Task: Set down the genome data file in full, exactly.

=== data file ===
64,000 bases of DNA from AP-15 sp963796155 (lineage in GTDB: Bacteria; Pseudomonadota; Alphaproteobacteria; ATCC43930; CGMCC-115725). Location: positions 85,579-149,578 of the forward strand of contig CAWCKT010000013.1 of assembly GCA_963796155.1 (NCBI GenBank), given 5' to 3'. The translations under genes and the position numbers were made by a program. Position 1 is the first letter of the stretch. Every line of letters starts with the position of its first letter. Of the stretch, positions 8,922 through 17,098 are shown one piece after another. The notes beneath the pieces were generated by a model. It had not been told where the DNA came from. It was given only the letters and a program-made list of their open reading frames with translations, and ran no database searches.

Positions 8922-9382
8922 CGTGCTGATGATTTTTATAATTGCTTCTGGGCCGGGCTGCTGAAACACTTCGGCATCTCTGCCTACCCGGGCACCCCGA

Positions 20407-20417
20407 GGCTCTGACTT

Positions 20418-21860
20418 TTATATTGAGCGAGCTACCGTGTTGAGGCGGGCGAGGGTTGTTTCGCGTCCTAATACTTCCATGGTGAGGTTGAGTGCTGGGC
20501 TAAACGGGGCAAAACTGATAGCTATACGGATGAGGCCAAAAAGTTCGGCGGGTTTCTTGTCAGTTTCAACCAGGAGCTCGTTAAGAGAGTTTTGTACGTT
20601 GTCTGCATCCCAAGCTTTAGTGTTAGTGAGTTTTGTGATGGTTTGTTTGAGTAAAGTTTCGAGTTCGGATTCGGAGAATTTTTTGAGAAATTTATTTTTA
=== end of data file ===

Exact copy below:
64,000 bases of DNA from AP-15 sp963796155 (lineage in GTDB: Bacteria; Pseudomonadota; Alphaproteobacteria; ATCC43930; CGMCC-115725). Location: positions 85,579-149,578 of the forward strand of contig CAWCKT010000013.1 of assembly GCA_963796155.1 (NCBI GenBank), given 5' to 3'. The translations under genes and the position numbers were made by a program. Position 1 is the first letter of the stretch. Every line of letters starts with the position of its first letter. Of the stretch, positions 8,922 through 17,098 are shown one piece after another. The notes beneath the pieces were generated by a model. It had not been told where the DNA came from. It was given only the letters and a program-made list of their open reading frames with translations, and ran no database searches.

Positions 8922-9382
8922 CGTGCTGATGATTTTTATAATTGCTTCTGGGCCGGGCTGCTGAAACACTTCGGCATCTCTGCCTACCCGGGCACCCCGA

Positions 20407-20417
20407 GGCTCTGACTT

Positions 20418-21860
20418 TTATATTGAGCGAGCTACCGTGTTGAGGCGGGCGAGGGTTGTTTCGCGTCCTAATACTTCCATGGTGAGGTTGAGTGCTGGGC
20501 TAAACGGGGCAAAACTGATAGCTATACGGATGAGGCCAAAAAGTTCGGCGGGTTTCTTGTCAGTTTCAACCAGGAGCTCGTTAAGAGAGTTTTGTACGTT
20601 GTCTGCATCCCAAGCTTTAGTGTTAGTGAGTTTTGTGATGGTTTGTTTGAGTAAAGTTTCGAGTTCGGATTCGGAGAATTTTTTGAGAAATTTATTTTTA